The Court disagreed that such reporting requirements created additional duties. A drug manufacturer's duty under the Controlled Substances Act and corresponding state regulations is limited to collecting, recording and reporting the data. It has duties to notify physicians of adverse effects of drugs and precautions that must be taken. However, plaintiff had not alleged any breach of such duties. Furthermore, the Court found that intervening criminal acts of the co-defendants broke any causal nexus between the company's reporting requirements and plaintiff's Oxycodone addiction. "[I]t took a four-year investigation by seven government agencies to fully uncover the illegal 'pill mill' scheme."

Meanwhile, a legislative approach to seeking recovery for opioid-related losses has also been beaten back. In 2018, New York enacted the Opioid Stewardship Act ("OSA") which creates a 'stewardship fund' to treat existing opioid addiction, prevent future addiction and educate New Yorkers about the dangers of opioid dependence. Under the Act, all licensed manufacturers and distributors that sell or distribute opioids in the state of New York are required to pay an 'opioid stewardship payment' into this fund, based ratably upon their sale and distribution of opioids in the state. Critically, under the Act, "[n]o licensee shall pass the cost of their ratable share amount to a purchaser, including the ultimate user of the opioid". Industry groups challenged the Act, and a federal court has found it unconstitutional. (See Healthcare Distribution Alliance v. Zucker, 18 civ 6168 (S.D.N.Y. Dec. 19, 2018)). The court held that "while the animating concerns of the OSA are plainly valid, the method by which the Act extracts payments from opioid manufactures and distributors to redress those concerns violates the Dormant Commerce Clause of the United States Constitution. The OSA is not a tax, but is rather a regulatory penalty on opioid manufacturers and distributors. And as currently structured, it improperly burdens interstate commerce. Furthermore, the record demonstrates that New York did not intend the OSA to survive absent the pass-through prohibition."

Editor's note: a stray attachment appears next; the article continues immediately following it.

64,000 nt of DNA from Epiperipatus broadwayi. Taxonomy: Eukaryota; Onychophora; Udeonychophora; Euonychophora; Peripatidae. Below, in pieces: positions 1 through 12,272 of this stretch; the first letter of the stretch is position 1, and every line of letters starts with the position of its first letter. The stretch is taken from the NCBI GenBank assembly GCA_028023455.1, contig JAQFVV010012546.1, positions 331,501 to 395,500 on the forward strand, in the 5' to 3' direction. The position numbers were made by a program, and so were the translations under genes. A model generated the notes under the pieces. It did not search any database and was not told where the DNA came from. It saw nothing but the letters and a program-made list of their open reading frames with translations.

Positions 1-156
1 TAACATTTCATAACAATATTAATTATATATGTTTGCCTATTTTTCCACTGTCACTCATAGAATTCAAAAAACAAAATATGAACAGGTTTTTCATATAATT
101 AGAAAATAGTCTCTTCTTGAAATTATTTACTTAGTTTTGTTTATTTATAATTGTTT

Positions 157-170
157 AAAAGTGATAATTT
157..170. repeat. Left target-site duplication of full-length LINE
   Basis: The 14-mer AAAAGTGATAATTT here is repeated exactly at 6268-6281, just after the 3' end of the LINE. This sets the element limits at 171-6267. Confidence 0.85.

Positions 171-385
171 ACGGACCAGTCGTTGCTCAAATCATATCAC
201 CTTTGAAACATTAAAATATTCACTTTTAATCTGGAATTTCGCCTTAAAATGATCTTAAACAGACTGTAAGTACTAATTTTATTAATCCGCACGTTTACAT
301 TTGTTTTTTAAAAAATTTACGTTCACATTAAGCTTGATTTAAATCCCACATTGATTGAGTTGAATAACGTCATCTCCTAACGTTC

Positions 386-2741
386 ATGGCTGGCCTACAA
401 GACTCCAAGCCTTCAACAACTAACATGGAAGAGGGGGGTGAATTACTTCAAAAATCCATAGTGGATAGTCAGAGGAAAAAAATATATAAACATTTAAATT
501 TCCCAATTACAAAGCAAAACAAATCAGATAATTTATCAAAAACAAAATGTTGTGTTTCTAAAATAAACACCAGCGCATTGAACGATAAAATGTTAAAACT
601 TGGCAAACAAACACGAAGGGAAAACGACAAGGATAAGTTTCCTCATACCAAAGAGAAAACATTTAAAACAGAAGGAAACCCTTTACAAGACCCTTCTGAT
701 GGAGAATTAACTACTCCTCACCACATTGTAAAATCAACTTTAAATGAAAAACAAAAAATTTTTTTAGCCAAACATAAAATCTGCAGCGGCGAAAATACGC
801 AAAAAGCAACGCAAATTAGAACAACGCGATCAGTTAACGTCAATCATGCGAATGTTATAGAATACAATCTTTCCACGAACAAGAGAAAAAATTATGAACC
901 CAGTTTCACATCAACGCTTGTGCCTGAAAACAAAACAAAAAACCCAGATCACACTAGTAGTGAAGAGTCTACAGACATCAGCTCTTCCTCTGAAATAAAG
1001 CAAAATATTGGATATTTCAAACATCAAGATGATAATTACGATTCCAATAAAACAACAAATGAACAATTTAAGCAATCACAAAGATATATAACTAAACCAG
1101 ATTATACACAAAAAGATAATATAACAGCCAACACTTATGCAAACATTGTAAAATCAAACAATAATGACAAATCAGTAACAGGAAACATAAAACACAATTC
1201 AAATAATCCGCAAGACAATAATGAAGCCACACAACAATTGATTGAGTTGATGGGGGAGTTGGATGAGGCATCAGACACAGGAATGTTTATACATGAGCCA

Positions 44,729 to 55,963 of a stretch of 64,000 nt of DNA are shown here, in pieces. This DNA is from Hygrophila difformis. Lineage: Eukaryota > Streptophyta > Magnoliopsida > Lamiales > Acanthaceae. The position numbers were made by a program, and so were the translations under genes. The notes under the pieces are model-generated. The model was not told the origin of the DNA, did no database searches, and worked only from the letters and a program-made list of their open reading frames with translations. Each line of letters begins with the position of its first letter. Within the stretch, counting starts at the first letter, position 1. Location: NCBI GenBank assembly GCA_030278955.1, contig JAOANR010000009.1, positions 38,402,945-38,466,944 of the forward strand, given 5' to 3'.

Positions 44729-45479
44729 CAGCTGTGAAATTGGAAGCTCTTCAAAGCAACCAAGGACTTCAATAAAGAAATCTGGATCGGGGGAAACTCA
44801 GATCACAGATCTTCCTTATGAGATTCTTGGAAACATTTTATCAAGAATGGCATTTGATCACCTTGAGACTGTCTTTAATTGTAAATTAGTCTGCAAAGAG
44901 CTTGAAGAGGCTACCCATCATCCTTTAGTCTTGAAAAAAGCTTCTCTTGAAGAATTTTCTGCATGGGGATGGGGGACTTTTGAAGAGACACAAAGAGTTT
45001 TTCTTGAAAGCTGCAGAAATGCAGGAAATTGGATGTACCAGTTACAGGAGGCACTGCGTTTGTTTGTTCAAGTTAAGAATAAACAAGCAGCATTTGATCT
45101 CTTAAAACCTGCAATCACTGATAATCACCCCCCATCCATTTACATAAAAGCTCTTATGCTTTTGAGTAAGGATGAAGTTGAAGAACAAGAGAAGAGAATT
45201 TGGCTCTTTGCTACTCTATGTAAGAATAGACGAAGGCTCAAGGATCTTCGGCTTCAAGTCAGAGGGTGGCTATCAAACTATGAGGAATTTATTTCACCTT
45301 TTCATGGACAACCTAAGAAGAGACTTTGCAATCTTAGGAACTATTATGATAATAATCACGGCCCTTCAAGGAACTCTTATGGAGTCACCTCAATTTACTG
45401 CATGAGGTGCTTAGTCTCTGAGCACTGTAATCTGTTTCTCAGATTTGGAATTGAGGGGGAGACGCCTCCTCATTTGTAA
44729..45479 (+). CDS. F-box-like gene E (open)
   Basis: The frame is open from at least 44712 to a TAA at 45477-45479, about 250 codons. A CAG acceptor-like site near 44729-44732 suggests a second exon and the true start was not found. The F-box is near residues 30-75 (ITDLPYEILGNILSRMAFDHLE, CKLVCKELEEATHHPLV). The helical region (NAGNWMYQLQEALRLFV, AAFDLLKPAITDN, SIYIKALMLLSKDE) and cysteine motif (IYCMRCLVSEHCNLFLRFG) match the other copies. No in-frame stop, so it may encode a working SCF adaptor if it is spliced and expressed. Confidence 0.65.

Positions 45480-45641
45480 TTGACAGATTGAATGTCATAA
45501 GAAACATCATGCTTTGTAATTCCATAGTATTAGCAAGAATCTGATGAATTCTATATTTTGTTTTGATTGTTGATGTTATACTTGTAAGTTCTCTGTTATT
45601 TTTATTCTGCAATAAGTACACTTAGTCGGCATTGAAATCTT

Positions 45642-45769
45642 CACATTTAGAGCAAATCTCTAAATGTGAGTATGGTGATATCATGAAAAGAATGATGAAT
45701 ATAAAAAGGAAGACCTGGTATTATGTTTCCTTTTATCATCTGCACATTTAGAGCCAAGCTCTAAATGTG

Although both decisions may be appealed, both Floyd v. Feygin and Healthcare Distribution Alliance v. Zucker may have their biggest impact, regardless of any appeal, in the concurrent Multidistrict Litigation. Observers have noted how litigants in the MDL have sometimes borrowed decisional law from opioid litigation in state courts, and any holding regarding duties of a drug manufacturer or distributor under federal and state regulatory schemes is likely to resurface there. Indeed, some claims in the MDL rest in part on the existence of voluminous drug records collected in the ARCOS system, which some plaintiffs contend made the defendants aware of wide-spread abuse. Moreover, the difficult process of settling the hundreds of MDL claims against manufactures and distributors might be obviated if there were an effective legislative fix that funded efforts to provide communities with relief. A decision striking down one legislative fix as unconstitutional only makes that possibility more remote.

If you have questions about either of the decisions discussed in this article, or opioid-related litigation in general, please contact Michael E. Gorelick or Thomas R. Maeglin.